Blood vessels develop in his lungs, and her plugged nostrils begin to open. By this week, his hearing will be developed enough to respond to outside sounds and voices, and she may jump at sudden noises. Capillaries are starting to develop underneath her skin, giving her a more pinkish color. Her hiccups will become stronger and more frequent in the coming weeks. They do not bother him in any way or cause her discomfort.
Your baby is approximately 12-13 inches long and weighs 1.25-1.5 pounds. She still has no fat on her body yet, but her arm and leg muscles are well developed. Her eyelids are sealed, but she makes facial expressions: frowning, squinting, and pursing her lips. Her nostrils are opening and preparing to draw air into her lungs. The alveoli ("air sacs") in the lungs are forming, but not enough that she can breathe outside the womb.
Gestational Diabetes Testing
Between weeks 24-28 you will have a glucose tolerance test. If you are diagnosed with gestational diabetes, the Bryan Diabetes Center has expertise to help you.
To learn more, call the Bryan Diabetes Center 402-481-6305.
Your baby will grow rapidly during this week and gain about half a pound. His brain and nervous system continue their rapid growth as they become more complex. By this time, rapid bone formation is occurring, requiring more calcium for bone development, especially during the third trimester. She is making breathing movements, but she would not be able to fully take in air at this point.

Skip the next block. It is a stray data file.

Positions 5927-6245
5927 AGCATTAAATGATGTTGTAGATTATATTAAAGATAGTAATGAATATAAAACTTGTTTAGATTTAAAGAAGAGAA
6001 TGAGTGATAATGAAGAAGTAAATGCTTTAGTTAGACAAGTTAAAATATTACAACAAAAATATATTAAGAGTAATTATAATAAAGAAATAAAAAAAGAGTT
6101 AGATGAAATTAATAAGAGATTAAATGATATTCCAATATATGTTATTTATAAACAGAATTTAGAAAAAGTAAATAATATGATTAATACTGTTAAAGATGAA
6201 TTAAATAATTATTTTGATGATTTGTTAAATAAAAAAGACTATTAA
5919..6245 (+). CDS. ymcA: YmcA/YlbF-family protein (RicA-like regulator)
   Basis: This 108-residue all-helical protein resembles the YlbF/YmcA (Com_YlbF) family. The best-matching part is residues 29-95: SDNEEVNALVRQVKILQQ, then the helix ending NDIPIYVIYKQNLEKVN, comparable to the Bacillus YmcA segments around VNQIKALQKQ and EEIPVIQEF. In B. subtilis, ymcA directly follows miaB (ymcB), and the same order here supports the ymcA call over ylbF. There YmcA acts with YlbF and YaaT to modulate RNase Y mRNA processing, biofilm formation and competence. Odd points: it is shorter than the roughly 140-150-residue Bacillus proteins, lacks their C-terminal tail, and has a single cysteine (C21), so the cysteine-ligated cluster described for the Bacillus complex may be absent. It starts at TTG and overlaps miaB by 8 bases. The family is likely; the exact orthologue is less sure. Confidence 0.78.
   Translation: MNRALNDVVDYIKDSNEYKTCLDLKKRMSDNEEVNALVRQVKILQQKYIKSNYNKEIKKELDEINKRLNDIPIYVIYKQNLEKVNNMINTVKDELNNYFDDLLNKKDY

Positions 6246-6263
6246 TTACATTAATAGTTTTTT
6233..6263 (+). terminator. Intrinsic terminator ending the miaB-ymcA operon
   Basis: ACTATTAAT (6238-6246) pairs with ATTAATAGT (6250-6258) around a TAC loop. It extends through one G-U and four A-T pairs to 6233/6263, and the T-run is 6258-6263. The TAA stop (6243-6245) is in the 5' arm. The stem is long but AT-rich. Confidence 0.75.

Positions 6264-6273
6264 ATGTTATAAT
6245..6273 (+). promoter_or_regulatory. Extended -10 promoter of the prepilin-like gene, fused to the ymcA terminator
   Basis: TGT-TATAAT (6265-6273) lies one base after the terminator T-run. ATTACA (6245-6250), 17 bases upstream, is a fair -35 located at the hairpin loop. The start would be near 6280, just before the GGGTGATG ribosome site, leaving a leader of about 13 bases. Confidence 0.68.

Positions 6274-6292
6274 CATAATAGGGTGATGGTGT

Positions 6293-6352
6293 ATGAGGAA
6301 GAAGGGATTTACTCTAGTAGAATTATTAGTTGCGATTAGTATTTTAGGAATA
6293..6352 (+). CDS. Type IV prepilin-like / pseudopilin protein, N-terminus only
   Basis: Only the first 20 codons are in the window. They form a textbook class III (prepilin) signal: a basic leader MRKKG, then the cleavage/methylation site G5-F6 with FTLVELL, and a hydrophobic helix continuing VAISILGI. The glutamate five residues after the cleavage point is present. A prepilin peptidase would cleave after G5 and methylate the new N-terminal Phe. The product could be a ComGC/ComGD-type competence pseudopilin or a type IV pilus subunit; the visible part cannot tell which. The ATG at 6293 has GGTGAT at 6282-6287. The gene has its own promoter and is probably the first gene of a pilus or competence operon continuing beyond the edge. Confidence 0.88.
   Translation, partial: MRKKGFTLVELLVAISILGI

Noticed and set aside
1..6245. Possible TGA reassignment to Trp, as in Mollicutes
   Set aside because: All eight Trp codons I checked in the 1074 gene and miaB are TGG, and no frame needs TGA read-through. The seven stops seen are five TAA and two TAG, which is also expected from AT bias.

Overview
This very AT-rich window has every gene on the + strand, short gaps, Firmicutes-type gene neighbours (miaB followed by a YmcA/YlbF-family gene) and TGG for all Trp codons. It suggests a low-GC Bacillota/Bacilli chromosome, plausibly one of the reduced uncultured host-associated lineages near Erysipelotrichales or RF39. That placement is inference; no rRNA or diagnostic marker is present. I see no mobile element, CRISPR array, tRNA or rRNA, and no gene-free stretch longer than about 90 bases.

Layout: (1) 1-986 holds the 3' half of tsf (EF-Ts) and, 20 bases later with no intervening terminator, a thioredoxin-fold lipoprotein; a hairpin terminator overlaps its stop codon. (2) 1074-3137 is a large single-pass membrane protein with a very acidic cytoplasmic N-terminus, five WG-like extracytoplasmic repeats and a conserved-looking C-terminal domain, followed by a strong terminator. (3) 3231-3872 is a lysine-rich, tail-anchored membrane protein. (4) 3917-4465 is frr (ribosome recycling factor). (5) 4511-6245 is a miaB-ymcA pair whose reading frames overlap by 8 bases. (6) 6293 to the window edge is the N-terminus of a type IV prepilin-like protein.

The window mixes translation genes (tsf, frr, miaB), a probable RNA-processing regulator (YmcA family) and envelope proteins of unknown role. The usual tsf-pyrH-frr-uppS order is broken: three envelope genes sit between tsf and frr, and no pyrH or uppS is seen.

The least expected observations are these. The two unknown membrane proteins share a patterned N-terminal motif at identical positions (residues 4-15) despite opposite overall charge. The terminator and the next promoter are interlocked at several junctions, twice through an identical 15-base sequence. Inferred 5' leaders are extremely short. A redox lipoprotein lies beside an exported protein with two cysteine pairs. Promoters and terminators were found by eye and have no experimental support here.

Your baby is approximately 14 inches long and weighs 2-2.5 pounds. Babies will kick most frequently in the seventh month, usually at night and early morning. Her eyelids have opened. Her lungs are capable of breathing in air. The alveoli begin secreting "surfactant," which keeps them from collapsing. At this point, she is only taking in small breaths of fluid in the womb, but she could survive and breathe outside the womb with medical assistance.
He has eyelashes on his eyelids, his eyes can move in their sockets, and he can tell light and dark, but he cannot discern specific objects yet. His senses are becoming fine-tuned and more responsive to light, sound, taste, smell, and touch. His skin is becoming smoother as body fat accumulates beneath the skin. His brain is developing further, and he can direct breathing movements.